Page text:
“India has been on guard ever since the 10 truck arms haul smuggling incident in 2004,” said Khan.
On April 2, 2004, police seized 10 trucks full of weapons and ammunition on the state-owned Chittagong Urea Fertilizer Ltd jetty in Chittagong. Around 1,500 wooden boxes containing arms and ammunition were being offloaded when police seized the cache.
It was later revealed that the arms were smuggled through Bangladesh into India to reach the northeast separatists, the United Liberation Front of Assam (ULFA).
The incident caused uproar. Eventually, a Bangladeshi court sentenced 14 people to death for their involvement in the smuggling case. The 14 accused included recently executed Jamaat-e-Islami chief Matiur Rahman Nizami, former BNP state minister for home Lutfozzaman Babar and ULFA’s military wing chief Paresh Barua among others.
“That incident drove Delhi to look for trustworthy regimes in Bangladesh,” Khan said.
He noted that the present ruling party has had a very good history with India since Bangladesh’s liberation war in 1971.
“At the national level, the grenade attack on Prime Minister Sheikh Hasina on August 21, 2004 was another incident” that raised the trust between the present ruling party and Delhi, he said.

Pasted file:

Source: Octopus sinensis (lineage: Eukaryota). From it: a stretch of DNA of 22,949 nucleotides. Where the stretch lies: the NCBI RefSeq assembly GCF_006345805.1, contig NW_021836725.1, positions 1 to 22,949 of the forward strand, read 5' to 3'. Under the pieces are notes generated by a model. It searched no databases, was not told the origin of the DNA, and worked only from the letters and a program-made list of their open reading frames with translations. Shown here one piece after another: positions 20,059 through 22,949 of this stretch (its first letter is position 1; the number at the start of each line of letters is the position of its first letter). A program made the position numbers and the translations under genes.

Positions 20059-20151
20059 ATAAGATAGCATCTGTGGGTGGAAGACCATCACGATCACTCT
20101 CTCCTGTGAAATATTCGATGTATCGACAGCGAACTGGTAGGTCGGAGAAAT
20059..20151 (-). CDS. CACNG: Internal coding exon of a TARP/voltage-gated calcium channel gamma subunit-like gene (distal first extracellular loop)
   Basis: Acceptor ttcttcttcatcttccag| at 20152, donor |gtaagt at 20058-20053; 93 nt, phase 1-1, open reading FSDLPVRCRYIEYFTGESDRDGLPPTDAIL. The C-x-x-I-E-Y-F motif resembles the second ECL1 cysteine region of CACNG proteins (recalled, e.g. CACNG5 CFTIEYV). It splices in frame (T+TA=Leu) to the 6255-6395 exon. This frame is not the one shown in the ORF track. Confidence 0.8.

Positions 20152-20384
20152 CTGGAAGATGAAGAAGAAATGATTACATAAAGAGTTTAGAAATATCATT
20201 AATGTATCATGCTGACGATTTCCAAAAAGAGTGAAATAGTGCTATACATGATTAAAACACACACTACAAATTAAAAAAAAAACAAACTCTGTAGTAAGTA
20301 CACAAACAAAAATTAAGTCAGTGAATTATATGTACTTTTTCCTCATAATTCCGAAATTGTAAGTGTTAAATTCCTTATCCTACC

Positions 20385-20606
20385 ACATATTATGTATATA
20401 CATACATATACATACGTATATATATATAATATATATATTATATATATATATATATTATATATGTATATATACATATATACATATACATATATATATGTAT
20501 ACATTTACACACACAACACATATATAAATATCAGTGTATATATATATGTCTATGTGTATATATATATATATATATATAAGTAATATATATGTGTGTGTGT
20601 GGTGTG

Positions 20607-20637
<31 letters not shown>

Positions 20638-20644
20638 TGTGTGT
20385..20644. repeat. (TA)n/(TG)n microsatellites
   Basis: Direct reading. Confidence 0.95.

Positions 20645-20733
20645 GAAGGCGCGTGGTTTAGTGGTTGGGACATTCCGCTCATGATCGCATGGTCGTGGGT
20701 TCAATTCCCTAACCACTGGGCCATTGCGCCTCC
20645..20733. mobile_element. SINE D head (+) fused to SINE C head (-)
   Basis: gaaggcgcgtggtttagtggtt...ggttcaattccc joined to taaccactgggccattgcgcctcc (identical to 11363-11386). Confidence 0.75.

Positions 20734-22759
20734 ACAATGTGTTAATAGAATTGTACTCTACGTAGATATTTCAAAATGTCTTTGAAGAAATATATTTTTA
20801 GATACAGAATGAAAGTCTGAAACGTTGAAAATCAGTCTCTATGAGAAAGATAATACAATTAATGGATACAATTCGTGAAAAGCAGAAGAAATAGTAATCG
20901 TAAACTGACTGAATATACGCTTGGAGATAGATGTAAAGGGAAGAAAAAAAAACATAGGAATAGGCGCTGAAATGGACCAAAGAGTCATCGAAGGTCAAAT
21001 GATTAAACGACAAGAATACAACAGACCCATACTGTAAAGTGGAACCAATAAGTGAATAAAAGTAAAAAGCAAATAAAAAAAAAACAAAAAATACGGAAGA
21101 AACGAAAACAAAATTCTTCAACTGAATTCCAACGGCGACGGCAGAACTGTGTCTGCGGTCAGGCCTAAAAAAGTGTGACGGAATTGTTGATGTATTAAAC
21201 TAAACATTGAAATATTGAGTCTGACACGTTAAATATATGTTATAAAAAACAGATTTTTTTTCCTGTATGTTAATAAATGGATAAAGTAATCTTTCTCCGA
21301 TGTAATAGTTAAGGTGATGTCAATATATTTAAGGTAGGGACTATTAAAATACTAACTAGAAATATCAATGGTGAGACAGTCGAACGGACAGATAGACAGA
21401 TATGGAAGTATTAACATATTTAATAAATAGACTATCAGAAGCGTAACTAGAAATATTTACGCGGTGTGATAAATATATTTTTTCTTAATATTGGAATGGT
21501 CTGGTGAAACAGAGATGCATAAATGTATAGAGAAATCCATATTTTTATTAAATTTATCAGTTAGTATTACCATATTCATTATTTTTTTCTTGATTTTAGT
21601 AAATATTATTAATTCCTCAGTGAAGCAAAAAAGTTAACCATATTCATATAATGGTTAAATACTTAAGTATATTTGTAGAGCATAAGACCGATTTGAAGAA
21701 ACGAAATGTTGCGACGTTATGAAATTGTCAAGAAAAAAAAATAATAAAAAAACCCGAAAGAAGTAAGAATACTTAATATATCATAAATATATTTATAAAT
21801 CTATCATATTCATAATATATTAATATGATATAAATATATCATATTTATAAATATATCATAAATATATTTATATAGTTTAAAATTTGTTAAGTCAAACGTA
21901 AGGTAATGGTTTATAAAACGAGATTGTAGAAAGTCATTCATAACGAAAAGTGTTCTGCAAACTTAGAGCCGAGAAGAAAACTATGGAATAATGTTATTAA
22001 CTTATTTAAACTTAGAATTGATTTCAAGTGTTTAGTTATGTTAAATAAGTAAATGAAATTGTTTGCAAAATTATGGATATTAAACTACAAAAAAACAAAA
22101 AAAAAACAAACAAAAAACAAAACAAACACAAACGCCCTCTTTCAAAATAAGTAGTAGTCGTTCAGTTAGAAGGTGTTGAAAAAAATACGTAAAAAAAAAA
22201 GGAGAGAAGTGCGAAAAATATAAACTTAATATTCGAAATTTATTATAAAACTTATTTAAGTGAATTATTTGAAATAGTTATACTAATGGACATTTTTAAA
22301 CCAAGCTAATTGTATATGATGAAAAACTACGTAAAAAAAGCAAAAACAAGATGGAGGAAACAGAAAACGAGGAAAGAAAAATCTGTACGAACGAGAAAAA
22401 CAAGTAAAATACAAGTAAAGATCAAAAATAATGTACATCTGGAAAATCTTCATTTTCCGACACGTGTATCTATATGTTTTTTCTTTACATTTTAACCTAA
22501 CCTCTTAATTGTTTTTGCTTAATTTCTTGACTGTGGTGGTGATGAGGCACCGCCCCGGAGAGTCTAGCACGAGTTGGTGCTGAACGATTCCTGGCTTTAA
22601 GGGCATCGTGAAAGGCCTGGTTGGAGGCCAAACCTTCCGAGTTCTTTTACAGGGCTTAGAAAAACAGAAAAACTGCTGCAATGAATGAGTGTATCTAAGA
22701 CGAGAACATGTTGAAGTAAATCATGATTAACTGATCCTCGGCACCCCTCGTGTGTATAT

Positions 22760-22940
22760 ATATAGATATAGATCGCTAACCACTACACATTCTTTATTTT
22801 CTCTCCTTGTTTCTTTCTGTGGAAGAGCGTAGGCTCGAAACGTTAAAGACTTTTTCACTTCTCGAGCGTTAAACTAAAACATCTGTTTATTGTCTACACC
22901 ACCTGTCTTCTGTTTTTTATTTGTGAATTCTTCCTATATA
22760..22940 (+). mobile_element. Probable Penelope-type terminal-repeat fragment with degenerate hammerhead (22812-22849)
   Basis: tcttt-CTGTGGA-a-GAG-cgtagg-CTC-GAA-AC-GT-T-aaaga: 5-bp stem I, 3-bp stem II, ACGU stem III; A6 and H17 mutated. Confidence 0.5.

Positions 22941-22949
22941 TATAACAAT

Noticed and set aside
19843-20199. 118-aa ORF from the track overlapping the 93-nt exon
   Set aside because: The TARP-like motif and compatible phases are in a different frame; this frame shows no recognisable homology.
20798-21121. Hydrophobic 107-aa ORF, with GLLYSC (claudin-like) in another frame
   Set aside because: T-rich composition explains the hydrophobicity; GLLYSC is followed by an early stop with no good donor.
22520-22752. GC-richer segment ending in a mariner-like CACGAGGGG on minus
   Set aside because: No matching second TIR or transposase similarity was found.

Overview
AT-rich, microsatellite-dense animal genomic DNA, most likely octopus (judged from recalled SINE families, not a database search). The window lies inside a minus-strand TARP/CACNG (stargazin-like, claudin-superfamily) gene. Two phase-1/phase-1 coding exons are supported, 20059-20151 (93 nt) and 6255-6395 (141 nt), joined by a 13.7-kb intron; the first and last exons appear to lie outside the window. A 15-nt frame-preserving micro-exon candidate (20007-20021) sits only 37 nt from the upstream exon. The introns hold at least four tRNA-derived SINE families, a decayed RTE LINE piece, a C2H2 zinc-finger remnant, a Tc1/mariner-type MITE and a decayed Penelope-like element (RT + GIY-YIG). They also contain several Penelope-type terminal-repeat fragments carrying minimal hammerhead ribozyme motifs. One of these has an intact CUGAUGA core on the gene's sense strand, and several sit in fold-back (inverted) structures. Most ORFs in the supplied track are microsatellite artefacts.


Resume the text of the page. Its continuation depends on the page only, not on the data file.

At the regional level, “US, being a declining hegemon, is seemingly handing over their power to the dominant force in this region at the moment, which is India. This is US policy at the moment in a bid to contain China,” he said.
Besides these factors, the “fight against religious extremism” has brought Bangladesh and India together, he said.
But will the strong ties between Bangladesh and India affect Dhaka’s bond with its longtime partner China?
Hossain said: “I believe not as China has a very pragmatic perspective about Asia. The Chinese President Xi Jinping is scheduled to visit Bangladesh around end of this year. The visit does bode well for better trade and development for Bangladesh, with the country.”
Also, he said, “China has recently changed its stance on Kashmir.”
Khan agreed with Hossain. “China is globally inward looking. Unlike the US, they prioritize economic interests over political motives.”